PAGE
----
December 4, 2012

Obama Administration opposes tougher Iran sanctions?

The Obama Administration's rhetoric, usually delivered by Secretary of State Hillary Clinton, maintains that the United States will not allow Iran to develop a nuclear weapon, and that this Administration has imposed crippling sanctions on Iran. Despite that, the President has threatened to veto a bill imposing even tougher sanctions on the Islamic Republic. That does not seem consistent.

For those of you who do not follow the Middle East sections of the media, here's what is happening. In an unusual bipartisan move, the U.S. Senate voted 94 to zero to amend the defense authorization bill with sanctions further restricting trade with Iran. The new sanctions would apply to precious metals, graphite, aluminum and steel, metallurgical coal and software used for integrating industrial processes. These are the types of materials that can be used in a nuclear weapons program. This amendment ups the ante in American efforts to cripple those sectors in Iran - this will get the attention of the decision makers in Tehran and not just an impose further economic hardships on the Iranian people.

So why does the Obama Administration oppose this step, a step that might actually have an impact on the recalcitrant regime in Tehran? You would think the President would welcome sanctions that would help him achieve his commitment to prevent the fundamentalist Shi'a regime from acquiring a nuclear weapons capability. Despite the Administration's previous efforts - these "crippling sanctions" Mrs. Clinton keeps touting (mostly forced on it by the legislative branch), the Iranian nuclear program continues virtually unhindered.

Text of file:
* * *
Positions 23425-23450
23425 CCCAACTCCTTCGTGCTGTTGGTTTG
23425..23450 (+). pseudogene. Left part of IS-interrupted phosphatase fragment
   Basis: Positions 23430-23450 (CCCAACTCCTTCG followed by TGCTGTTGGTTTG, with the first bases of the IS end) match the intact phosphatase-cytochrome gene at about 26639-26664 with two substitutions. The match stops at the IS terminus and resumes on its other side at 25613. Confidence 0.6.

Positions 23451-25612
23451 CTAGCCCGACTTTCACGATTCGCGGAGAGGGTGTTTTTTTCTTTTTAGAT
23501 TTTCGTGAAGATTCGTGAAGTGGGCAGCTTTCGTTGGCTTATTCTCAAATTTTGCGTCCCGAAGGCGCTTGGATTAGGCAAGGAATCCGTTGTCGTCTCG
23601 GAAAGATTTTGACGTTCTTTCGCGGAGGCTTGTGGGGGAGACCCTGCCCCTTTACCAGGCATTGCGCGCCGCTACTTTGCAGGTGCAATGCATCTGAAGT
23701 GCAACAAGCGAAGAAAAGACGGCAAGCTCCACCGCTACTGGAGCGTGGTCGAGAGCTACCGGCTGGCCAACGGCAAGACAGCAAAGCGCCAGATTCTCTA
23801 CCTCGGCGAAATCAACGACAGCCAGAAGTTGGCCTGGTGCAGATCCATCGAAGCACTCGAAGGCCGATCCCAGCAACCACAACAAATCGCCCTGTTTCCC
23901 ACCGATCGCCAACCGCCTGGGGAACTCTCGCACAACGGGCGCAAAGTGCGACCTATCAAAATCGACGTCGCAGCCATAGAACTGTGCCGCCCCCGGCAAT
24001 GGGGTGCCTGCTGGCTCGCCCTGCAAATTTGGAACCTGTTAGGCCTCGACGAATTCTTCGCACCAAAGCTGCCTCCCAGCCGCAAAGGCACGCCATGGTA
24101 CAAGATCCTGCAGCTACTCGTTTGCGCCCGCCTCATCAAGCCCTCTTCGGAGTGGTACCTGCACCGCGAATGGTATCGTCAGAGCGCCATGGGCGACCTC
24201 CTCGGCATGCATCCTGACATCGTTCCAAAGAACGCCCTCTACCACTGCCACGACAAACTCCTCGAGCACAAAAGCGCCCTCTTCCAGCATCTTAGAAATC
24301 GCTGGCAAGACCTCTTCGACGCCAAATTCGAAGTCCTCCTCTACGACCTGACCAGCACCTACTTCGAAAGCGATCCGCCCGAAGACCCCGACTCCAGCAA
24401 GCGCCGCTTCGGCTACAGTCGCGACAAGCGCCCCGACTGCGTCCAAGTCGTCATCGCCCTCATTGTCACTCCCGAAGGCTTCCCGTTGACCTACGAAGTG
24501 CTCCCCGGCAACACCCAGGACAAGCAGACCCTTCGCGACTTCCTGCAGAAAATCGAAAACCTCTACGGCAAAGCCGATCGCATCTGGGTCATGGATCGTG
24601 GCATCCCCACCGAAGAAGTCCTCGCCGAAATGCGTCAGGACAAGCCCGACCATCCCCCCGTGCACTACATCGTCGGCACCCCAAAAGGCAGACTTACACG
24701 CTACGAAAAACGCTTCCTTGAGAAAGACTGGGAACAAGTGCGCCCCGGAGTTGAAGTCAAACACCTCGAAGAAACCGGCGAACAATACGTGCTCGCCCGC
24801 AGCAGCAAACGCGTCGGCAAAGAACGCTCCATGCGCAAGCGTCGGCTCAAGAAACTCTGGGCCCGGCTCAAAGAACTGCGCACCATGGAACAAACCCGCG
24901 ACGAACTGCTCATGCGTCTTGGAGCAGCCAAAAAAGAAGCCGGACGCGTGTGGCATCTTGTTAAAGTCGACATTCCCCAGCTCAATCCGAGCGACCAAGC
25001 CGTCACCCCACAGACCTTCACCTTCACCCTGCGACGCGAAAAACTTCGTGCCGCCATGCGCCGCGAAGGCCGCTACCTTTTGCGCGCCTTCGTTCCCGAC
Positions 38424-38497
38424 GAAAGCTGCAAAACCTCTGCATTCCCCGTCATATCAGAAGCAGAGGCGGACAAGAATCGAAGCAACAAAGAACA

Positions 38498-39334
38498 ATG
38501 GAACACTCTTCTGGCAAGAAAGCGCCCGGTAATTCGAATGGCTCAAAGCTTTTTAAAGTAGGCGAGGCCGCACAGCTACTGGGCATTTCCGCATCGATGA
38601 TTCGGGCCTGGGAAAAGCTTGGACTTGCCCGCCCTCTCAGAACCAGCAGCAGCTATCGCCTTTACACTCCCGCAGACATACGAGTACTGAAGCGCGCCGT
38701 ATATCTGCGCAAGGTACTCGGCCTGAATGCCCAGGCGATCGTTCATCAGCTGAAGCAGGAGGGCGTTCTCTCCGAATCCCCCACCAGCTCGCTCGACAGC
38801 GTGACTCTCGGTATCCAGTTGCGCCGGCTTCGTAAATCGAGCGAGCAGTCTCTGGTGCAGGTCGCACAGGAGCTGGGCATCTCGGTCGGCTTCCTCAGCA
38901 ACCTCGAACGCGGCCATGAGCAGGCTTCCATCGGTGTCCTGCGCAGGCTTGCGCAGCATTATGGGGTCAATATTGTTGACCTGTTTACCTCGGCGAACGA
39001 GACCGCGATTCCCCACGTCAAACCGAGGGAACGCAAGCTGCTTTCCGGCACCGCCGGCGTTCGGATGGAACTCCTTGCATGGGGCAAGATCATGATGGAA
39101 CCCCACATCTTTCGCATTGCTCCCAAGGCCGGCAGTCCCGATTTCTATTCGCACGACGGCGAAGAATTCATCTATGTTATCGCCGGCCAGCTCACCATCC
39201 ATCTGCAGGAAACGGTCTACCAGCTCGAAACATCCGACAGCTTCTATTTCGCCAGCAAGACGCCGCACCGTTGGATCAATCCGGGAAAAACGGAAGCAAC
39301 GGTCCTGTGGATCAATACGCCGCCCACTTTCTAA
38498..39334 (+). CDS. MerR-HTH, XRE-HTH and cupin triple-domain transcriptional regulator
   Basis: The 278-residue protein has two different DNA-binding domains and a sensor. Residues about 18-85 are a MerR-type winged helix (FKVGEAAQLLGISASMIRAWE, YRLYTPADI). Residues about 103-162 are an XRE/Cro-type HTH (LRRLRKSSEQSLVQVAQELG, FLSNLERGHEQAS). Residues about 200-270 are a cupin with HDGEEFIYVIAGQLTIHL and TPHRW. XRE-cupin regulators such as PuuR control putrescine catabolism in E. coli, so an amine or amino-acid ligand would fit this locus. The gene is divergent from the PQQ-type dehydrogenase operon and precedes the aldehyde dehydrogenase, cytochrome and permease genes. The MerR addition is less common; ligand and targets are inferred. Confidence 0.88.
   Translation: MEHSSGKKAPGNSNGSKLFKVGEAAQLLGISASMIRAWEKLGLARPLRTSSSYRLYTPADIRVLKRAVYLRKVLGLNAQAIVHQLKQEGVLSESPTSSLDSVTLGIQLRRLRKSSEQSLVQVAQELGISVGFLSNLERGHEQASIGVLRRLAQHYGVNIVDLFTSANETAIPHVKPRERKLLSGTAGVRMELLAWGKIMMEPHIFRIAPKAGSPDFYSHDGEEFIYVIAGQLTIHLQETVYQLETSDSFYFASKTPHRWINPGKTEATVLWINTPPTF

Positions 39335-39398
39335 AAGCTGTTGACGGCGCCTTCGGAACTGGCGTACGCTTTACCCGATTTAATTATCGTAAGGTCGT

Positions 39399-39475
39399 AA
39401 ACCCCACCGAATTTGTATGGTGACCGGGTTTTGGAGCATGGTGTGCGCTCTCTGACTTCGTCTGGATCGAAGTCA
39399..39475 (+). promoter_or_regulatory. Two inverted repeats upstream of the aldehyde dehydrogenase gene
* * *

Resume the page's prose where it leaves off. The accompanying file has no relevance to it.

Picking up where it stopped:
According to chief of the International Atomic Energy Agency (IAEA), Yukiya Amano, the current international sanctions protocols have not had any effect on Iran's nuclear activities - the Islamic Republic continues to enrich uranium at a steady pace, and shows no signs of changing their policy. Sanctions have had an effect on the Iranian economy - inflation is rampant and the value of the Iranian rial has virtually collapsed. While that has hurt the average Iranian, it has done nothing to hinder progress towards the development of nuclear weapon.

There is another policy that has not hindered Iran's nuclear program. It is the Obama Administration's repeated efforts to negotiate a resolution to this crisis - efforts which began as soon as Barack Obama took office in 2009 and have periodically resurfaced each time the Iranians offer to talk yet again. The Iranians, much more skilled in Middle East bargaining than the seemingly naive Barack Obama, have never agreed to anything except to meet again for more talks.

There has been no positive result whatsoever from the Obama policy of "engagement." While the Iranians agree to talk about talks, the centrifuges at multiple facilities continue to enrich uranium. The only chance of a peaceful resolution to this crisis is to force the Iranians to negotiate. Thus far, the sanctions and offers of "engagement" have only worked to Tehran's advantage. Unless the United States, the United Nations or the rest of the world can impose truly draconian sanctions that get the attention of the regime, negotiations will fail.

If negotiations fail, there will be one of two outcomes. Either the Iranians will be successful in acquiring nuclear weapons, or the Israelis will assess that the Iranians are close to such capability and mount an attack on the facilities. Either outcome is problematic, to say the least.

That said, if sanctions are going to be effective, they have to be strong. The Senate amendment is a start. The President needs to accept the fact - quietly so that he does not have to admit failure - that the Iranians are not going to fall victim to his wit and charm. Go for the sanctions.